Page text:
Kenneth Branagh: 'People Find Me Rather Scary'
Daily Mail, 22 May 2009
Kenneth Branagh was born in Belfast in 1960 and moved to Reading when he was nine. At 23 he joined the Royal Shakespeare Company and, in 1987, he founded The Renaissance Theatre Company - he has been a major figure in both British stage and film ever since.
This summer he will film a new series of the BBC Bafta-winning Wallander in which he stars as the eponymous, introspective Swedish detective.
After relationships with actresses Emma Thompson - to whom he was married from 1989-1995 - and Helena Bonham Carter, he has been married since 2003 to film art director Lindsay Brunnock.
Did you enjoy filming Wallander in Sweden?
Very much. I love being in Sweden, which is a land of big sky and big landscapes, where you can drive for a long time without seeing anyone.
I also got to cycle a lot - it's very flat countryside and friendly to cyclists, so I would go for endless cycles along the coast with my headphones on, learning my lines.
I also made some good friends. Swedes are an interesting people, who are very sociable, very intense listeners, and also ready to get into big philosophical ideas in a heartbeat - even over breakfast, which was something I was not necessarily ready for.
Wallander is something of a workaholic. Are you?
I think if you're passionate about your work and you love doing it, then inevitably you're going to get absorbed in it. I like to think that I am not quite as blind to the people around me as Wallander can be, but my work is very important to me.
Are you looking forward to playing Wallander for years to come?
I get rather superstitious about assuming the audiences may want to watch him for years to come, but I'm delighted to be back in Kurt Wallander's shoes for three further adaptations. The detective's story becomes ever more complex in these next films.
The whole production team relishes the privilege of bringing them back to the screen, and to an audience that proved so loyal last time out. I'd certainly be very, very happy to make more of them.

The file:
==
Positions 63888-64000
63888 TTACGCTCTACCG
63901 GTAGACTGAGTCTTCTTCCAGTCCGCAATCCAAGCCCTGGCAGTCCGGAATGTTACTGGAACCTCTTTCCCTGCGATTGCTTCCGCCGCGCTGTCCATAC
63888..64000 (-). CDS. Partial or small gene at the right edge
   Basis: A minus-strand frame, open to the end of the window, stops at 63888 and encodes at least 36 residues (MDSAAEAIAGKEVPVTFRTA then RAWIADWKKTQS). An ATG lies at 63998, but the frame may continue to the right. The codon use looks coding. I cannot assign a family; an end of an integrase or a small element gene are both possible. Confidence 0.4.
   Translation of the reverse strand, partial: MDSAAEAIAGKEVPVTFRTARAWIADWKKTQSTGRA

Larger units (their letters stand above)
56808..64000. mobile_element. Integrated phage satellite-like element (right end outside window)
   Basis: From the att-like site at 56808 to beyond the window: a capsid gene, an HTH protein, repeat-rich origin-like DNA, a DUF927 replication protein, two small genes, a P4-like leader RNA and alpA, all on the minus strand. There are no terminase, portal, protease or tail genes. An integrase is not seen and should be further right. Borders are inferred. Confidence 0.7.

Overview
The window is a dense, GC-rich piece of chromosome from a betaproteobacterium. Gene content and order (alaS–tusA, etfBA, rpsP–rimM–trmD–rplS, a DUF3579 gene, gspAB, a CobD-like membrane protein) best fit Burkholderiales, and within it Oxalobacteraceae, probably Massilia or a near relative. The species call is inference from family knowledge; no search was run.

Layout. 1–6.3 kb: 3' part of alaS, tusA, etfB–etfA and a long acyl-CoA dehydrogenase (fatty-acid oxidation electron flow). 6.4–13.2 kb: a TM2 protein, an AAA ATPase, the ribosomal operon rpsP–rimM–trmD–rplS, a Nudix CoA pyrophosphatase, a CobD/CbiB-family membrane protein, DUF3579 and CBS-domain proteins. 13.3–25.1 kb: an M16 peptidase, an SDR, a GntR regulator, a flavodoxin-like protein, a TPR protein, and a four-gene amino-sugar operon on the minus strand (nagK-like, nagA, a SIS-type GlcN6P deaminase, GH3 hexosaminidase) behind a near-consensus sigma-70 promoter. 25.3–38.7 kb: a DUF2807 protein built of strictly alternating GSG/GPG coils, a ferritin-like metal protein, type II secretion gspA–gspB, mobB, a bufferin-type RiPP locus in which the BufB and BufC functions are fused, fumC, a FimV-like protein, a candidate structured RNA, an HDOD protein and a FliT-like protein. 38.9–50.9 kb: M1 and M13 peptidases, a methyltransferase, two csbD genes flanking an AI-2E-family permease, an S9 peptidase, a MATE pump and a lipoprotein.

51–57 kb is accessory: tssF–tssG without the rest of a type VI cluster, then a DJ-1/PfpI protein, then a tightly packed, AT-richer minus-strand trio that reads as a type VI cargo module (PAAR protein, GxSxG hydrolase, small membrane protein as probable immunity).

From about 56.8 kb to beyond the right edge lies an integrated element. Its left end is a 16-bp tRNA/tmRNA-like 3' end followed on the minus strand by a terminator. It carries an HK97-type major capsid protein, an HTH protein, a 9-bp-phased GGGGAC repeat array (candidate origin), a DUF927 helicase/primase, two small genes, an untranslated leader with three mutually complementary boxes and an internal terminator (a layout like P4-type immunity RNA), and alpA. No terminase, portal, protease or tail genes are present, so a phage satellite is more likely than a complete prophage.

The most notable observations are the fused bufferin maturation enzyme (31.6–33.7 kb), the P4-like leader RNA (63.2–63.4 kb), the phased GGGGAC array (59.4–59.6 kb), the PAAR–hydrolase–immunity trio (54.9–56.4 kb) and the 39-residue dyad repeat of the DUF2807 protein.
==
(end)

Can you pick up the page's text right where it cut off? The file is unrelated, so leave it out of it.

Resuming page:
What do you do when you're not working?
I do like to go to the pictures - it might sound like a busman's holiday, but for me it's still a lot of fun. And I like reading - anything from crime novels to self-help books, which I find totally addictive.
I also enjoy the genre, which is very popular in which, for instance, three women from Shepherd's Bush move to Tuscany to run an olive farm, or a former rock musician decides to tend a lemon grove in Spain.
Occasionally I'll try to push myself to read something in areas for which I have no natural gift. At the moment, I'm trying to read a book on particle physics, and the effort is deeply unsuccessful.
What do you think when you see yourself on screen?
I'm a pretty tough audience on myself, but I tend not to beat myself up about things that went wrong. I'm more likely to be thinking, 'Oh, right, that was the day I had a bacon roll for breakfast, that's the day that actor got cross with me, and, oh, Christ, that was the day all the costumes got burned.' Things like that.
Are people ever intimidated when they meet you?
I think there is definitely a reverence for Shakespeare in the world - and rightly so - and maybe because I do a lot of Shakespeare, some people might be a little nervous when they first meet me.
But quite soon they realise I'm not going to be saying to them, 'Who on earth are you? I'll only speak to you when you can tell me line 52 of Act Three of Henry IV, Part One.'
Who were your acting heroes when you were young?
Morecambe and Wise. They were such a brilliant combination of silly humour, fantastic warmth, and a little bit of pathos as well. I loved them. When I was about 14, I wrote to them and asked if I could get tickets to see their show - they didn't send tickets, but they did send an autographed photograph back, which was my prized possession for a very long time.
What was it like growing up in Belfast during The Troubles?
It was really tough. Apart from the fact that we had little money and had to try and keep life and soul together, we were under constant threat of violence. But we learned some strong values that stood us in good stead.
I came from the kind of street where everyone knew everyone else. Surrounded by my father, William, mother, Frances, older brother, William, dozens of cousins and friends, it was like living with a large extended family - maybe that's why I was drawn to the theatre, another way of belonging to a large family.
And how did you cope when your family moved to England?
We moved to Reading when I was nine. It took me a year but I managed to become English at school - they just couldn't understand us - and Irish at home, because I was so afraid of upsetting my mother. It got me down after a while; I felt very ashamed at losing my accent. I often felt that I was leading a double life.
What do you find attractive in a partner?
I think that in any sort of companion, whether it's a friend or a romantic partner, the quality I most admire is a sense of humour, and I think that the ability to laugh is a very, very sexy thing.
How important is family to you?
Huge. There's also a larger family, which is the family of friends, which is also hugely important.
Wallander is out now on DVD.